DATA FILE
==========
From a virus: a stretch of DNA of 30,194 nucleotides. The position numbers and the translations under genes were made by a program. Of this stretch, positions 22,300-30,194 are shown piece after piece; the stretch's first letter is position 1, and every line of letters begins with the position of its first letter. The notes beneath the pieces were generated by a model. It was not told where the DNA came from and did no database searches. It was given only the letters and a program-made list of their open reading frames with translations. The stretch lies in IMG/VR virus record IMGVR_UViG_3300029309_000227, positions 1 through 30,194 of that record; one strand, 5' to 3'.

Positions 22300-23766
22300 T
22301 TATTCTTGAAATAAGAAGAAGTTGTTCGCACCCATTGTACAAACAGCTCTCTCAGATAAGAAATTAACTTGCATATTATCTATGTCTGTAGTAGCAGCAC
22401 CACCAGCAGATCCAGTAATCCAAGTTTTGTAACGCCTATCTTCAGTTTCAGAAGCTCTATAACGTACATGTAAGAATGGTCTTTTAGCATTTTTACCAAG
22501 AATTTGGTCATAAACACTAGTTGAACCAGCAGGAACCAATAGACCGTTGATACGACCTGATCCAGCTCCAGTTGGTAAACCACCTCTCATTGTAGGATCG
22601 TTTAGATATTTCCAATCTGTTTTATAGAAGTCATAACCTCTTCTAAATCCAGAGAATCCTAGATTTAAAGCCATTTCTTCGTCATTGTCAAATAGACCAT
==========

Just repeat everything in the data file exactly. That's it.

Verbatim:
From a virus: a stretch of DNA of 30,194 nucleotides. The position numbers and the translations under genes were made by a program. Of this stretch, positions 22,300-30,194 are shown piece after piece; the stretch's first letter is position 1, and every line of letters begins with the position of its first letter. The notes beneath the pieces were generated by a model. It was not told where the DNA came from and did no database searches. It was given only the letters and a program-made list of their open reading frames with translations. The stretch lies in IMG/VR virus record IMGVR_UViG_3300029309_000227, positions 1 through 30,194 of that record; one strand, 5' to 3'.

Positions 22300-23766
22300 T
22301 TATTCTTGAAATAAGAAGAAGTTGTTCGCACCCATTGTACAAACAGCTCTCTCAGATAAGAAATTAACTTGCATATTATCTATGTCTGTAGTAGCAGCAC
22401 CACCAGCAGATCCAGTAATCCAAGTTTTGTAACGCCTATCTTCAGTTTCAGAAGCTCTATAACGTACATGTAAGAATGGTCTTTTAGCATTTTTACCAAG
22501 AATTTGGTCATAAACACTAGTTGAACCAGCAGGAACCAATAGACCGTTGATACGACCTGATCCAGCTCCAGTTGGTAAACCACCTCTCATTGTAGGATCG
22601 TTTAGATATTTCCAATCTGTTTTATAGAAGTCATAACCTCTTCTAAATCCAGAGAATCCTAGATTTAAAGCCATTTCTTCGTCATTGTCAAATAGACCAT